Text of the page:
Managing a Global Retail Brand in Different Markets: Meta-Analyses of Customer Responses to Service Encounters
Journal article, Peer reviewed
MetadataShow full item record
- Scientific articles 
Original versionJournal of Retailing, Volume 98, Issue 2, June 2022, Pages 294-314 10.1016/j.jretai.2021.03.004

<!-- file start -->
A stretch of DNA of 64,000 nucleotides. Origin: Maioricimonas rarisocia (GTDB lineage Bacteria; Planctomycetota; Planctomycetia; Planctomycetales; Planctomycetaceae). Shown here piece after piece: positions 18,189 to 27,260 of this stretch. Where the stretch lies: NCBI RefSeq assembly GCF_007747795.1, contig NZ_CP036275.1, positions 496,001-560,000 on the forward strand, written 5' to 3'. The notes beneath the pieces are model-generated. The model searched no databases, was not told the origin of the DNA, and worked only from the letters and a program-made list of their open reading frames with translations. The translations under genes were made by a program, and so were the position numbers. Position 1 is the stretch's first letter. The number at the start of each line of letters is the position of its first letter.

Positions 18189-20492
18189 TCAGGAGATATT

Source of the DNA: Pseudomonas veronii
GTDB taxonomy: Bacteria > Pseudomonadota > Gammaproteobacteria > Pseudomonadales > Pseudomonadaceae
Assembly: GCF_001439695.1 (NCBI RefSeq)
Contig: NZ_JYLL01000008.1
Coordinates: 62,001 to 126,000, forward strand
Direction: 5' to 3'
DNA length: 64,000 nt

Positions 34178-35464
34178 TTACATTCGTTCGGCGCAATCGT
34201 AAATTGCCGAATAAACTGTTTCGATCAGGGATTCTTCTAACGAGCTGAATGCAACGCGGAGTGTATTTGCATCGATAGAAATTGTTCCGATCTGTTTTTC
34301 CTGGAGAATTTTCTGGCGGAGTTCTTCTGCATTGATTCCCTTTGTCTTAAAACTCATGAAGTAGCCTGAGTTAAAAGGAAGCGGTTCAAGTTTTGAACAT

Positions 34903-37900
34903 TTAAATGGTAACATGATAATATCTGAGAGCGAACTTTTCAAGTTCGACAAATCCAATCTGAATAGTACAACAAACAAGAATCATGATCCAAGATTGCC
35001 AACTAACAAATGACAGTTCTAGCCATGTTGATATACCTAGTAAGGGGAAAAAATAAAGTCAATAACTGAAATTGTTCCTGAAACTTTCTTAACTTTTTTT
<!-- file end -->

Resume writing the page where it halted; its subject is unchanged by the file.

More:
This study investigates how retailers can leverage their brand to shape customers’ satisfaction with service encounters. It develops and tests hypotheses about how brand, store, and consumer factors moderate customer responses to experience clues during retail service encounters. Six meta-regression analyses synthesize and compare results from 842 satisfaction equations describing customers’ encounters with a global retailer operating 400 stores in 32 countries. The results show how customers weigh their perceptions of service encounters differently depending on brand, store, and consumer factors. In markets where customers believe the retailer has high holistic brand quality, they place less weight on experience clues within the store. In markets where customers believe the retailer’s service brand promise, they place more weight on in-store experience clues. In markets where the retailer promises utilitarian value, customers weigh functional experience clues more heavily. In markets with an online purchasing channel, the effect of experience clues common to offline and online store environments is magnified, and unique clues are diminished. In addition, customers heavily weigh experience clues that fit their goals. In general, retail success factors include high brand quality (which makes customers more forgiving), a service brand promise that is mirrored in the store image (which makes customers attend to the experience clues aligned with them), and the careful monitoring and managing of retail touchpoints (to customize experience clues to each market). In this way, retailers can use customer-based strategies to effectively design and manage their global retail brand in different markets.